How do people feel about the possibility that prisoners will be allowed to vote?

Prisoners are set to be given the chance to vote in next year’s Holyrood election after a highly controversial human rights ruling. In my opinion I feel that the idea will cause a great deal of controversy; critics have already expressed their anger saying people who had broken the law should not be granted the privilege of participating.
To an extent I agree. People who have broken the law have gone against what is socially acceptable and therefore taken themselves out of the community and should not be granted to a say on what goes on locally or nationally.
On the other hand as the European human rights ruling has outlined, banning people from voting is actually illegal as it breaches the European Convention on Human Rights (ECHR) as pointed out by axe murderer John Hirst who was jailed for brutally killing his landlady.

What are people’s views on the change in the Holyrood election?

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3 Responses

  1. I think that if you break the law – you should be punished for it. Simple. Punishment does not include giving someone the chance to vote. Do you honestly think they will use the vote wisely when they do not experience society outside of their cell? Will they care about parties’ manifestos or will they choose the party they think will be less harsh on prisoners? There is too much uncertainty and dispute around giving prisoners the vote – I think things shouldn’t change. At least for now.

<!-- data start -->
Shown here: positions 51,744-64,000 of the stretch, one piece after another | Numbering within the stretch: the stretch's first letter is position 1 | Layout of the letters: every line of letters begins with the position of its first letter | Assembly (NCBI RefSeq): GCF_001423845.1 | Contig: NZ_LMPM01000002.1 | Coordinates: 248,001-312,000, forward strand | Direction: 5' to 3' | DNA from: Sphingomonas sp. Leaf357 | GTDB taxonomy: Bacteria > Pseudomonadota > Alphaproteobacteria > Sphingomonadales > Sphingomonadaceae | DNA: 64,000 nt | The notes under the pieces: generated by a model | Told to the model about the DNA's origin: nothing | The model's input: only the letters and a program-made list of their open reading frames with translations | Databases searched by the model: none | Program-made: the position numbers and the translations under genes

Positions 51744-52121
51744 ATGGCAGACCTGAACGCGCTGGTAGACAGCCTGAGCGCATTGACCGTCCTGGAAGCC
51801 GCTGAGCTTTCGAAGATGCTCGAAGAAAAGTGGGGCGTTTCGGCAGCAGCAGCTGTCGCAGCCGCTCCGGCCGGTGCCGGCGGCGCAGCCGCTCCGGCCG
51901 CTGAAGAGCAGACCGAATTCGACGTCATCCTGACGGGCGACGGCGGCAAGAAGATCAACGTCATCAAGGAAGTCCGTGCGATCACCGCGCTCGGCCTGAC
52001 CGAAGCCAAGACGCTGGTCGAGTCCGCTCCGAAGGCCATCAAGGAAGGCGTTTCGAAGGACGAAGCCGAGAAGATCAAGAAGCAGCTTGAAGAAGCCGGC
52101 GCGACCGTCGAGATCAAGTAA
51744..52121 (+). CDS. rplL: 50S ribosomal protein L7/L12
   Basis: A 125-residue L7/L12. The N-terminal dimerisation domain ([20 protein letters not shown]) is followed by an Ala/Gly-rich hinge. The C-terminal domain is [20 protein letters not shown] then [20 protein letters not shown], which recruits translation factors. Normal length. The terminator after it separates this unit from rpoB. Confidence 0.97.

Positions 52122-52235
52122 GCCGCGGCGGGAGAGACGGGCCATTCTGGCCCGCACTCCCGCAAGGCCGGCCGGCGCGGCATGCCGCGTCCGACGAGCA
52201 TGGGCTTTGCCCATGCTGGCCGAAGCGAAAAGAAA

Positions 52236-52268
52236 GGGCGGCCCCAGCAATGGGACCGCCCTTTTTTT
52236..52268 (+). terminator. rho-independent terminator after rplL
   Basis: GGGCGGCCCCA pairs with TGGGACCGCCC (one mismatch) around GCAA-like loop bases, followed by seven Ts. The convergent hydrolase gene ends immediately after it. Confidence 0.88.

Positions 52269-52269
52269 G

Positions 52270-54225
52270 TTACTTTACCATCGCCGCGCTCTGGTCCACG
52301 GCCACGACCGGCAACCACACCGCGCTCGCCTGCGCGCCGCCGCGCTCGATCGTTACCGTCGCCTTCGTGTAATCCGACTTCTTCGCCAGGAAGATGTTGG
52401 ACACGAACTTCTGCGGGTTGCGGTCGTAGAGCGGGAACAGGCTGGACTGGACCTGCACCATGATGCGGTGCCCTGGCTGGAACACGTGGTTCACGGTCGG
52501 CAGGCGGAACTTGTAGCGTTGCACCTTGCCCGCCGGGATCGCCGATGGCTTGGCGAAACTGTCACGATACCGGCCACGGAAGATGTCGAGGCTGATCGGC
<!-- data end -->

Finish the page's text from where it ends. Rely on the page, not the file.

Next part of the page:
• I get what you are saying about the whole ‘will they just choose the party they think will be less harsh on prisoners’ comment – but is that not how everyone votes…for the party that would do the best job for them as an individual??? In this debate I am siding with the prisoners guys, sorry. A human is a human is a human – yes there are different degrees of what is morally acceptable in society but just because someone does not share those same moral standards, should we remove their right to vote because they won’t do what we want them to do? I don’t think so…if you start banning prisoners then it will start to extend itself to people who have had a criminal record (because they weren’t punished in this way when they were in prison so they will be now) and then to people with ASBO’s, then people who have ever had ASBO’s…by the time you sift through all of that you are left with a big percentage of the population who has no say in how their country is run. We will turn into a dictatorship, mainly because there would not be enough opposition to whichever party holds the power because there is not enough people to vote. If you wish to remove their human rights, why don’t we just do medical trials on them that could potentially kill them and if it does oh well, if not then we find miracle cures? – if you want to remove human rights don’t do it in a half hearted way because when you do things in a half hearted way criminals find ways around it – look at ASBO’s…since they were implemented have they reduced the amount of people commiting crime? No – in fact they have increased it because people know they can get away with it!!! Half hearted attempts don’t work, so don’t try it.

  2. I can understand the views on both sides and that’s why I put the question across to everyone.
    On the one hand like you said Alex, ‘a human is a human is a human’ and due to human rights laws in effect prisoners should be given the chance to vote.
    However, as you said Julia, once a prisoner has commited a crime all priviledges, including voting, should be taken away.
    I also feel that once prisoners can vote much controversy will come from prisoners victims who will feel upset/ anger about the change in the system.

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